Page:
Dusting off an unanswered question regarding the Parkland chumbucket

There’s a question I’ve been asking for a year and a half. It was sparked by this Sun-Sentinel news report.

Nikolas Cruz was investigated after cutting himself on Snapchat, state report shows
“The DCF investigation came four days after Cruz’s 18th birthday, meaning he could legally purchase a rifle.”
“Cruz came under DCF’s supervision and care because he was classified as a vulnerable adult due to mental illness.”

Continue reading

A message for Fred Guttenberg

Dear Mr. Guttenberg,

Yes, your daughter was murdered. That’s very sad, and it should never have happened.

But that does not justify you advocating for the large-scale violation of the human/civil rights of tens of millions of people who didn’t do it.

universal background checks, laws that will allow police to confiscate guns from people deemed dangerous, banning ‘high-capacity’ magazines and raising the age to purchase long guns from 18 to 21.

The bucket o’ chum who killed your daughter passed a background check. The courts and law enforcement failed to take his guns (as they could have done under the laws at the time). Law enforcement failed to arrest him for multiple reports of assault, vandalism, and felonious threatening. The FBI failed to investigate multiple — credible — reports that shooter was planning a school shooting. Reports have it that chumboy used low-capacity 10-round magazines, not “high-capacity” standard magazines. Age restrictions don’t stop criminals who buy illegal guns in blackmarket deals (also bypassing background checks) to shoot up schools.

Mr. Guttenberg, if you wish to play the victim card, lay it on the Coward County Sheriff’s Office — which pretty much failed to perform any part of their jobs — and the FBI (ditto), not millions of innocents.

And you might ask why DCF claims the shooter was a “vulnerable adult due to mental illness,” which would mean that he had been adjudicated mentally deficient, meaning that he was a prohibited person. If that’s the case, he should have been reported to NICS, and not allowed to purchase a gun. When authorities became aware that he possessed a firearm, he should have been arrested on felony prohibited-person-in-possession charges.

Your daughter wasn’t murdered because of a lack of laws infringing the rights of those who didn’t do it. She died because courts, law enforcement, the school, and DCF failed to enforce existing laws.

At this point in a gun control discussion, I tend to wonder what makes you think criminals will obey new laws any more than they did previous law. This time…

What makes you think the authorities will enforce new laws any better than currently ignored laws.

Parkland pussies target First Amendment, too

Gun advertisement’s front-page placement shows poor judgment
We are alumni from Marjory Stoneman Douglas High School.

We write this letter to express our enormous disappointment for the front-page edition of your newspaper, printed on May 2, 2018 (Vol. 59. No. 7). On the page you published three different stories reporting on the direct effects that gun violence has had in our community in just the past year and a half: one about the Fort Lauderdale Airport shooting, one about the money raised for the victims and survivors of the MSD shooting, and a tribute to Alyssa Alhadeff, whose celebration of life took place yesterday on what would have been her 15th birthday.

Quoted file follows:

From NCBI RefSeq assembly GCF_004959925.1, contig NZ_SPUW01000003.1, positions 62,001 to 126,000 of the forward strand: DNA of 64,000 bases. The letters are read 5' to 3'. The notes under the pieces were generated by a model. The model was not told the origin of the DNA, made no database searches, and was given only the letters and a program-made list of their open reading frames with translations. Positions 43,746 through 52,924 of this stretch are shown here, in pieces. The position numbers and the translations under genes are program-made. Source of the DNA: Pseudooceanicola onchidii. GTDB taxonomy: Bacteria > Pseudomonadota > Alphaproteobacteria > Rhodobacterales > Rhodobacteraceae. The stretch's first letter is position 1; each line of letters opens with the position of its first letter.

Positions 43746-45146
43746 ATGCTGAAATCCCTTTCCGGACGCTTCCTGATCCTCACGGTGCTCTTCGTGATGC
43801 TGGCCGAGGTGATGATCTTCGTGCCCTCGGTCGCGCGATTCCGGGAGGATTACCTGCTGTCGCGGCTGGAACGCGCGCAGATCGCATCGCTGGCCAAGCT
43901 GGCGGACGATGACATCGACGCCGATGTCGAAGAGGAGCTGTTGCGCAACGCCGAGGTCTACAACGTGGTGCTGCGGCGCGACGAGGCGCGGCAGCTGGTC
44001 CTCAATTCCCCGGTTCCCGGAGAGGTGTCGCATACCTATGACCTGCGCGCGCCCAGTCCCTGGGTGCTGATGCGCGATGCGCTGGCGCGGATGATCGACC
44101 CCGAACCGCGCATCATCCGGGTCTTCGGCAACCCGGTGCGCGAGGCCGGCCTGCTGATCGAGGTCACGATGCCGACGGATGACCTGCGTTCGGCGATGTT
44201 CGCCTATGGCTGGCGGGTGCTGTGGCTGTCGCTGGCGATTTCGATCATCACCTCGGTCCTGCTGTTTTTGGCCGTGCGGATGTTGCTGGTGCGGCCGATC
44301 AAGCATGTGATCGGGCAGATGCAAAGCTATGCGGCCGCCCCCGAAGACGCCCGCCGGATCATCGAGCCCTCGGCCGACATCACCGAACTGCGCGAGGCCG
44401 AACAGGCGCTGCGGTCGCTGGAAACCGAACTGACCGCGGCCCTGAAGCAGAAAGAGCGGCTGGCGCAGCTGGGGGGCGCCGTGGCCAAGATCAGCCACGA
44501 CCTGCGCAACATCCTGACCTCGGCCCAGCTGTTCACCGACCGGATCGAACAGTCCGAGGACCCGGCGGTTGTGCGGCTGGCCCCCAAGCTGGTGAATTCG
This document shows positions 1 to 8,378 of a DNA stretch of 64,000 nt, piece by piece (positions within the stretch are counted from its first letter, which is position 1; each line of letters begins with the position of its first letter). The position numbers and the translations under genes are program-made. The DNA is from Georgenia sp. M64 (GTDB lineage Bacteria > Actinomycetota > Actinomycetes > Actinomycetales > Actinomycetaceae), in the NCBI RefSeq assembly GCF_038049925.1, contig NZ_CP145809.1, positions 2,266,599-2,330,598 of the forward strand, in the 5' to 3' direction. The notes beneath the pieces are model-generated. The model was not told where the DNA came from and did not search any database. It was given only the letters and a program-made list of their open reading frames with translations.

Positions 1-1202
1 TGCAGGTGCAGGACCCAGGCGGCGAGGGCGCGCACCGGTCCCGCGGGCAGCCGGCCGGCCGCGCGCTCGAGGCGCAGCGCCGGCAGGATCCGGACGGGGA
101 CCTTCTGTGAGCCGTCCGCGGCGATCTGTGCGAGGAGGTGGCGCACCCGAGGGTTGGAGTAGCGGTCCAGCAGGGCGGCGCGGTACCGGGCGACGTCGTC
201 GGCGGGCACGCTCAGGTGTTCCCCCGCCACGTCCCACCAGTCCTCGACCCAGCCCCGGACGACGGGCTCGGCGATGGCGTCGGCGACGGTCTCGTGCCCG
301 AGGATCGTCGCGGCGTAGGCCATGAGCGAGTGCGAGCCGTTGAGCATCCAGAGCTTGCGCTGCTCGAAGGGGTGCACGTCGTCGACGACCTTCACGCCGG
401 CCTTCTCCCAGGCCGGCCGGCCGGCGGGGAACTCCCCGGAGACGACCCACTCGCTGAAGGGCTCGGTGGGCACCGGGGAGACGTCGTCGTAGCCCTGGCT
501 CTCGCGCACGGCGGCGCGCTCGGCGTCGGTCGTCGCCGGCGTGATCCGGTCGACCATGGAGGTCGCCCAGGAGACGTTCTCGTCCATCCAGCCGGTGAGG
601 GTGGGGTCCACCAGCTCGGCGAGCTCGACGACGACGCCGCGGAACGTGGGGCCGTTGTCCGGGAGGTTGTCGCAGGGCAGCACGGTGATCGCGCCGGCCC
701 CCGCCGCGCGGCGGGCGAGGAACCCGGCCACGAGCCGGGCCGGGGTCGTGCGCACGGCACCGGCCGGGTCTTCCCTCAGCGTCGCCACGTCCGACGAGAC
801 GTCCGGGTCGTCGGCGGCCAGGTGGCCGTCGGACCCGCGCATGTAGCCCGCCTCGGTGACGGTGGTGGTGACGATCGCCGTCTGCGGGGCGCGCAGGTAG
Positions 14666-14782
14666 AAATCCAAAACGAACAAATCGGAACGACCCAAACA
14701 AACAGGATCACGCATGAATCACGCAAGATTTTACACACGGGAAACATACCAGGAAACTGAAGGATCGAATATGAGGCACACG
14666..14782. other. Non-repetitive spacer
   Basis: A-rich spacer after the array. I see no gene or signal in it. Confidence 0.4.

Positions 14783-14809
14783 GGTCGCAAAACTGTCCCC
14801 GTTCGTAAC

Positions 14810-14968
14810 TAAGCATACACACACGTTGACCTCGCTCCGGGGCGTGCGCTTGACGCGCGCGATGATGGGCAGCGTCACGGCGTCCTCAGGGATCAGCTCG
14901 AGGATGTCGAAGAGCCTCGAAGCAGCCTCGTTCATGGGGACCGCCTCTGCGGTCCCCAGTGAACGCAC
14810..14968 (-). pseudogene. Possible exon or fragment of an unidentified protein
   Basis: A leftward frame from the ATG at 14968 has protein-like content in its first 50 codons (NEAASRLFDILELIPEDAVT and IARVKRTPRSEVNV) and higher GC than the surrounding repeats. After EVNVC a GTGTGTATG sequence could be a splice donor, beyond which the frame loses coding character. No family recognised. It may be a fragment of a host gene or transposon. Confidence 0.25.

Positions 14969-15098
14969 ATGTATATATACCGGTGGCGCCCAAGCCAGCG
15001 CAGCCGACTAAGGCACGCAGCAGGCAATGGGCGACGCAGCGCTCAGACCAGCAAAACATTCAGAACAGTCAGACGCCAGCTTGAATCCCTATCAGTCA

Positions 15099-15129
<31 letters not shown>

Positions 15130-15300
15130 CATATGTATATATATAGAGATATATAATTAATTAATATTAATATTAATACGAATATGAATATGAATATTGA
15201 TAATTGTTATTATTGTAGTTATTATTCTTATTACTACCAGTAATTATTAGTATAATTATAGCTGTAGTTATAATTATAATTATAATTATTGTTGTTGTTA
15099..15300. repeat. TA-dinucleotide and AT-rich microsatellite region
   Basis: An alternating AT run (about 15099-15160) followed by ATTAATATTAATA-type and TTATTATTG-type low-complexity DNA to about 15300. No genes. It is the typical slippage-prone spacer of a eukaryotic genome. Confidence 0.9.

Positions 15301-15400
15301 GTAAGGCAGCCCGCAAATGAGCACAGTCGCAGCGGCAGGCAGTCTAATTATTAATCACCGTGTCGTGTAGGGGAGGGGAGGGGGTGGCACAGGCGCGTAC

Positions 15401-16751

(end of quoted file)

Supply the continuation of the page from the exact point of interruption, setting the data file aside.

Our disappointment in your poor judgment spurs from the ill-placed advertisement for the Fort Lauderdale gun show, offering discounted admission and concealed permit classes, placed immediately below the aforementioned stories.

The correct response from the paper should be, “Fuck you. Read the Constitution, twits.”


We deeply regret placement of a gun advertisement on our front page Wednesday morning.

It is against our policy to run gun and other types of controversial advertising on our front page.

We understand how the juxtaposition of certain ads and news stories can appear extremely insensitive, and we failed to prevent such a juxtaposition today.

We are taking steps to ensure this does not happen again, and the Sun Sentinel now has a moratorium on gun advertising.

Ghu forbid a newspaper run anything “controversial” where it can be seen.

Not sure how that’s going to fly

New lawsuit against the “pusillanimous” Peterson of Parkland.

Shooting victim’s dad sues deputy who didn’t enter school
The father of a student killed in a mass shooting at a Florida high school is suing the armed officer who stood outside the building as people were massacred within.

Meadow Pollack was among the 17 killed on Valentine’s Day in a freshman building at Marjory Stoneman Douglas High School in Parkland. Her father, Andrew Pollack, said Scot Peterson, the former sheriff’s deputy and the school’s resource officer, is his main target in the wrongful death lawsuit filed Monday in Broward County.

“He let my daughter get shot nine times at point-blank range,” Pollack told the Miami Herald. “He had the opportunity to go in and instead, let all those people get murdered.”